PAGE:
THERE are few activities that bring people together more than football.
The most widely played and most popular sport on earth, football is as much a passion in the slums of Sao Paulo, the steaming streets of Lagos, or the backstreets of Bulgaria.
And Sheffield can justly claim to be the home of the game, boasting not only the world's oldest club, Sheffield FC, but the oldest major stadium still in use today, Bramall Lane.
So it is perhaps appropriate that it was in Sheffield that a football tournament took place on Saturday drawing competitors from all over the globe – including Kurdistan, Liberia, Bangladesh and Iraq.
This year was the sixth All Nations Tournament, which featured teams of people who had fled war zones or political oppression in their homelands and have come to Sheffield in search of a new life.
They all met at Sheffield University's all-weather pitches just off Northumberland Road in Broomhill.
The tournament began as a way of bringing refugees and asylum seekers together and offering them a way to socialise and hopefully integrate better into their adoptive society.
The organiser is 27-year-old Desbon Bushiri, who fled war-torn Burundi several years ago and now works for Football Unites, Racism Divides.
He said: "I came to Sheffield eight years ago from Burundi. This part of Africa – Burundi, Rwanda, Congo – has had many problems over the past decade or so. It is very unstable.
"Back in my country I was a professional football player. When I came here I joined Sharrow United because my first address in Sheffield was Shoreham Street and Bramall Lane stadium was opposite my house.
"I said to myself 'I will play in this stadium one day.' The first season with Sharrow United I was their top scorer with 30 goals. It was too easy for me.
"So Sheffield United gave me a trial and for six months I was training with their first team. But in the end they didn't give me a contract because a decision over my asylum status was so slow in coming."
Instead Desbon played for Matlock Town, Worksop Town and for other smaller teams around the region.
Eventually he got a job with FURD and he is currently taking his coaching badges and works with community groups, including in prisons, using sport as a vehicle to promote community understanding.
Desbon said: "The All Nations Tournament is an FA-recognised tournament. Originally it was only for refugees and asylum seekers but other people join in now too.
"It was here that the African Dream Team was formed, who this year won the Meadowhall Sunday League Division Three. They won 20 out of their 22 matches.
"What we encourage people to do is not just to play here for one day, but to form themselves into teams that can compete in local leagues.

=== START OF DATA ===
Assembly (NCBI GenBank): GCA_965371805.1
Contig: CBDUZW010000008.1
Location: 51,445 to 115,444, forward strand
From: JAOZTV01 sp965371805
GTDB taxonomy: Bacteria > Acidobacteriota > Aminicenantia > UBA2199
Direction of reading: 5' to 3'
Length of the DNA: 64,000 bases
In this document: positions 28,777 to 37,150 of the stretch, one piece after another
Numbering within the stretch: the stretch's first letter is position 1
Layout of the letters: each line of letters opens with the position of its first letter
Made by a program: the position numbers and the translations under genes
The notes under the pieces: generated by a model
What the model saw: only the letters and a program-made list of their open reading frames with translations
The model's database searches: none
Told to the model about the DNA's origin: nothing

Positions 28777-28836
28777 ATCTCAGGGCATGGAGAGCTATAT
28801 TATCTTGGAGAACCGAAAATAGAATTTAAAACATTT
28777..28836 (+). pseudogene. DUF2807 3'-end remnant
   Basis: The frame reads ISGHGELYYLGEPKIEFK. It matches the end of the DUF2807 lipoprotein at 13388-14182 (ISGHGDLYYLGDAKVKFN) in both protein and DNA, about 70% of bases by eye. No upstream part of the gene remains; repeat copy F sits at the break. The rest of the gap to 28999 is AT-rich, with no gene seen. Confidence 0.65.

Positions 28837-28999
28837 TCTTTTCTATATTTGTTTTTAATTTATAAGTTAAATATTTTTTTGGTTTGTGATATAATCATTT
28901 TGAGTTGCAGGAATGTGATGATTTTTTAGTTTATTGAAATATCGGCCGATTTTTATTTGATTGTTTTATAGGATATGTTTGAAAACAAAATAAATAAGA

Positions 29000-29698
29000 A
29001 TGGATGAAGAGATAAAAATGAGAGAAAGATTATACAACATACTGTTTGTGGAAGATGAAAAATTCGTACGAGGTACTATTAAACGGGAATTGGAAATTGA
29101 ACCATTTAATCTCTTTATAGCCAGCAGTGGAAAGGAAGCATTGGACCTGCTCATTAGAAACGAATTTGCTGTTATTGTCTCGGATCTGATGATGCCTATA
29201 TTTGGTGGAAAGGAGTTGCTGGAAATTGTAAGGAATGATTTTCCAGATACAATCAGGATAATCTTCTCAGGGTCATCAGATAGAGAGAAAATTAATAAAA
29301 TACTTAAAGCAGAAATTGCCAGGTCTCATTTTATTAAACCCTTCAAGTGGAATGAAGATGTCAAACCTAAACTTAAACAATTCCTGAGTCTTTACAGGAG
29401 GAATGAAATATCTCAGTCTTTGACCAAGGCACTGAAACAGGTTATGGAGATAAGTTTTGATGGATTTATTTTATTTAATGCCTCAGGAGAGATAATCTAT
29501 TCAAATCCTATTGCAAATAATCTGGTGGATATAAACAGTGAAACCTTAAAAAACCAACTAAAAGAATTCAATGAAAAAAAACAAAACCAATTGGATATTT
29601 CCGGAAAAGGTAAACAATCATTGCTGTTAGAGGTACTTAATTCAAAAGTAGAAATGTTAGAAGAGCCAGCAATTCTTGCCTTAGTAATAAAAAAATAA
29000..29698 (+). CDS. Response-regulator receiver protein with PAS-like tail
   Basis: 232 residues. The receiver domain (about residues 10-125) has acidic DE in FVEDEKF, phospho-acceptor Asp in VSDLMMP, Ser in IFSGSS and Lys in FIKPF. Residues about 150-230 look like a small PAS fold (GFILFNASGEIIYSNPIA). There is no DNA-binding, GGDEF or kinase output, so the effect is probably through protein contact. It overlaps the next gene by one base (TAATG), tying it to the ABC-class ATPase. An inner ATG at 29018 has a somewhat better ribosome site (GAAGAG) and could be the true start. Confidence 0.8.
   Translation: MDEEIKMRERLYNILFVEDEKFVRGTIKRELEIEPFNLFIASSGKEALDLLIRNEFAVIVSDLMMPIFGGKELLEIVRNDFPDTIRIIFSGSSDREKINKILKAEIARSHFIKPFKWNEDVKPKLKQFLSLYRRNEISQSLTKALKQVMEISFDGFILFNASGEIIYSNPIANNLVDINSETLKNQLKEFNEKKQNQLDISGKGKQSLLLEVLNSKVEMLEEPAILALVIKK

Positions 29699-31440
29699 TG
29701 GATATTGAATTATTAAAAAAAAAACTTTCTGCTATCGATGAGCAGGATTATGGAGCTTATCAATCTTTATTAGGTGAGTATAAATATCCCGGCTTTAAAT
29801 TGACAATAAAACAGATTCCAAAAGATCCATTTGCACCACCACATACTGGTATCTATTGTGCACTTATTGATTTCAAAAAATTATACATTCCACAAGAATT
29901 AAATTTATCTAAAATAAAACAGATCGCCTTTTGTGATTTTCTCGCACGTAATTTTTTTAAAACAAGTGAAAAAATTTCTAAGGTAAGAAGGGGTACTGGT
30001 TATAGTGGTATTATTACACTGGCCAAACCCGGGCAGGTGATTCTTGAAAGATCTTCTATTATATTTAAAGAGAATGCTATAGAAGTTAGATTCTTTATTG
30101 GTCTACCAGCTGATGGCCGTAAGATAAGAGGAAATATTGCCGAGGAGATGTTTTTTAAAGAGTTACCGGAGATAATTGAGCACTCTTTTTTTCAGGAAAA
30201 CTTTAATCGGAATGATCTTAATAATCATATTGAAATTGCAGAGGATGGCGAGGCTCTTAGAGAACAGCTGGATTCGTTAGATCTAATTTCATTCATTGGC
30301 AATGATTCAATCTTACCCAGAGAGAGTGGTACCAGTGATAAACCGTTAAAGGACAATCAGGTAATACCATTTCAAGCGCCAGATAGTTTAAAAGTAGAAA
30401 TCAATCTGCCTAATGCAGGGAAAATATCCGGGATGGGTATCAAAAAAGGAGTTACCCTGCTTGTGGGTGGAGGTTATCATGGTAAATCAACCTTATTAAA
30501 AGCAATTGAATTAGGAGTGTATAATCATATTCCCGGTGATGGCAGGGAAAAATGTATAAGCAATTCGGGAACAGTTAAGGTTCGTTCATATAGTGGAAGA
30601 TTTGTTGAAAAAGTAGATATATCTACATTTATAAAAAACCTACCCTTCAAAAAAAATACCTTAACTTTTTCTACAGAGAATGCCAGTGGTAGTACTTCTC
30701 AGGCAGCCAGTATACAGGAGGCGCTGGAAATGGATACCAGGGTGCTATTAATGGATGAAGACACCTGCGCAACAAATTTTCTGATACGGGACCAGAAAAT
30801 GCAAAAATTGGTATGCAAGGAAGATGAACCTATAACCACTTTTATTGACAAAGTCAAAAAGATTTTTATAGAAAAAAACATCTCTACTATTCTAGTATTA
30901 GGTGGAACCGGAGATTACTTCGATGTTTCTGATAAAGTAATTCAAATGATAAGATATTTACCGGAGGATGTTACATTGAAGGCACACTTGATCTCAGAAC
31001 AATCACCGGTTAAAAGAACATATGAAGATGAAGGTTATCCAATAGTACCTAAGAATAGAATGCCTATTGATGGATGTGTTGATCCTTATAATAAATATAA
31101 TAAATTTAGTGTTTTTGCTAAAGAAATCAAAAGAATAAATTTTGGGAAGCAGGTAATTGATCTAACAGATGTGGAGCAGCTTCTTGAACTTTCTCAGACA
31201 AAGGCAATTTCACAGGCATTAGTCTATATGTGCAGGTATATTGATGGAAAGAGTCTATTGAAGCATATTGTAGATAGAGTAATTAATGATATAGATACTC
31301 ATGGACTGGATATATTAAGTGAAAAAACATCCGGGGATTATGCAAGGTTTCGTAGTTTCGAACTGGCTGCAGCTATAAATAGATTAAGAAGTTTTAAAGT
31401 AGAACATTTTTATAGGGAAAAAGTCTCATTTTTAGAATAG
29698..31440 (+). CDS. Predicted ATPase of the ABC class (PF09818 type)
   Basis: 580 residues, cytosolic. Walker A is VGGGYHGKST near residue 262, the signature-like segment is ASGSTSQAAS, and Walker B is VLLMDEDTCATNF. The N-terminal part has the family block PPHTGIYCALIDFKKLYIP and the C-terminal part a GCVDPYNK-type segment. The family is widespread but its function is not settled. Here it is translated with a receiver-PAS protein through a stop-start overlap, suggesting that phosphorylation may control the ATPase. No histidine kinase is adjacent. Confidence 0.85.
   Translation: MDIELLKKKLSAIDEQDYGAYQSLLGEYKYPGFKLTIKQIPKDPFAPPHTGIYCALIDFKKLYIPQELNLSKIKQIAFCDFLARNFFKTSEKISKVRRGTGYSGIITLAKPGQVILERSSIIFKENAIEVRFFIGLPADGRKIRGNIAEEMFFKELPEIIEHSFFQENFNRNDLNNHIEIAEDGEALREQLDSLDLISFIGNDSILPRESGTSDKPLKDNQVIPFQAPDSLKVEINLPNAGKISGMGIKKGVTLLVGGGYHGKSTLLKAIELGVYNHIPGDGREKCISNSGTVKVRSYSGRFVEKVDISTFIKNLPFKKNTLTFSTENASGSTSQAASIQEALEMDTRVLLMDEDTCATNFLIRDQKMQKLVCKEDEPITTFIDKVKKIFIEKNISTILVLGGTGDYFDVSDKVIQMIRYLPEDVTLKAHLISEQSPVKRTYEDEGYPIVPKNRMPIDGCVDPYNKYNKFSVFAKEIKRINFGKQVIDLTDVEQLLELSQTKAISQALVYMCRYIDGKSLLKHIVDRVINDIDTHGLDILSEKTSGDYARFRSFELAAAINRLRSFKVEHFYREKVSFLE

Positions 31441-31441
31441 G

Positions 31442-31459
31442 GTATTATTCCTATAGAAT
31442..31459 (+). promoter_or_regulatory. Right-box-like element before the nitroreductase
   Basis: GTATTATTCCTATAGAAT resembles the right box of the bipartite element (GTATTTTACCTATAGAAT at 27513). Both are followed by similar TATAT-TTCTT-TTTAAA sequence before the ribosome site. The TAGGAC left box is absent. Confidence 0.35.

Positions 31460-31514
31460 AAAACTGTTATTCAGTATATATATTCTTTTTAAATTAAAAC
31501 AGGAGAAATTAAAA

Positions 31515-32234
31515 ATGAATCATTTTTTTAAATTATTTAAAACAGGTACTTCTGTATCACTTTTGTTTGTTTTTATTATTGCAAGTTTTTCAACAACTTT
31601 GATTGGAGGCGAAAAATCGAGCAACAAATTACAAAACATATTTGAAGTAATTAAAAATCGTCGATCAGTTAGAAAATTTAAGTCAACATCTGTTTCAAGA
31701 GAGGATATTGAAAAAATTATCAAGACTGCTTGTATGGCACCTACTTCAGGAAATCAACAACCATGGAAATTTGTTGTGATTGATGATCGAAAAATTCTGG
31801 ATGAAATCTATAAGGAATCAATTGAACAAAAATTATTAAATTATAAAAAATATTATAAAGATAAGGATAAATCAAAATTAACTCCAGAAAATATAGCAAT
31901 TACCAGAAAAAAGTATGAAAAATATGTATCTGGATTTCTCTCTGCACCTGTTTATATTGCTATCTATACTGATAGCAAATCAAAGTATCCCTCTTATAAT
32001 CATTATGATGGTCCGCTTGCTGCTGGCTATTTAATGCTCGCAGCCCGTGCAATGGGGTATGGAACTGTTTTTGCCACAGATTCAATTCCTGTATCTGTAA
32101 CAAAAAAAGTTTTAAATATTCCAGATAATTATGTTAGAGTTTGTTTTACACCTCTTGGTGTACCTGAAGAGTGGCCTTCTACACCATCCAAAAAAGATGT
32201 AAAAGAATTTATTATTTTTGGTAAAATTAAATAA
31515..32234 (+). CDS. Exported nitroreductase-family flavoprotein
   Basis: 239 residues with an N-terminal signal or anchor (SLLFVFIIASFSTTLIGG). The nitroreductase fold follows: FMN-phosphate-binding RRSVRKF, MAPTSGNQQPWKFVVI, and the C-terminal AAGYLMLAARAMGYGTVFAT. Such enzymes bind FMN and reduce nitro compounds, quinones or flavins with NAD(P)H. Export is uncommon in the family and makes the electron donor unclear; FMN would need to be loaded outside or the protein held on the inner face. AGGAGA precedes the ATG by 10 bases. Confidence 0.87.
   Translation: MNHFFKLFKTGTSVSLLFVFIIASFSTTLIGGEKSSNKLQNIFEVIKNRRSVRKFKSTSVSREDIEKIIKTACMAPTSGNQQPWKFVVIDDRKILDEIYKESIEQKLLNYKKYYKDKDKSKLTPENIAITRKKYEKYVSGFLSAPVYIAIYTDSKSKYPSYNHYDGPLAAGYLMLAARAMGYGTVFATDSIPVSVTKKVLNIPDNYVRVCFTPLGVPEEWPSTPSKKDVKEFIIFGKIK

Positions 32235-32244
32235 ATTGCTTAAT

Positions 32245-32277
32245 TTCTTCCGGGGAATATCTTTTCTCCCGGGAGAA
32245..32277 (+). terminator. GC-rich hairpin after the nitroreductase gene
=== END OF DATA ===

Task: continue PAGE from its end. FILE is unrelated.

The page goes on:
"That way they integrate better into society. We help them to affiliate to the FA and help to put them in touch with sources of funding.
"Football is an international message.
Read more on next page It brings people together."
Players are recruited with the help of a number of agencies including FURD, the Northern Refugee Centre and the asylum team at Sheffield Council.
Andy Chan, aged 26, from Sharrow, is a Sheffielder by birth. His parents came to South Yorkshire from Canton. He was playing for the Sheffield Prowlers, a team composed of the city's Chinese community.
He said: "I have come along to meet everyone. We have been playing as the Prowlers for four or five years now. I think events like this are really important because it allows people to come together and mix and enjoy themselves."
Ali Jamil, 27, from Gleadless, came to Sheffield six years ago from Kurdistan as a refugee.
He said: "One of my friends called me and asked me if I wanted to take part.
"We call ourselves the East Eagles. We are all from Kurdistan. This tournament is really good in getting people together and letting them get to know one another."
Muhammed Amhed, 25, of Greenland Drive, Darnall, came to Sheffield in 2003 as an asylum seeker from Sudan.
He said: "I had some problems in my country, but I really enjoy it here. Last year I was playing on one of the training pitches down at Sheffield United and someone asked if I would like to play in this tournament. My team are all from Sudan.
"Coming here allows me to meet people from all over Africa and the world. It is very good."
Twelve teams took part in the All Nations Tournament.
It was won by the Galeed Giants, a team composed of several nationalities, but mainly from Liberia.
They beat a Bangladeshi team 2-0 in the final.
Desbon said: "The tournament went very well. I think it is one of the best we have ever done.
"Next year we are planning to follow up the tournament with an eight-week mini-league, so it will be more than just a one-day event."
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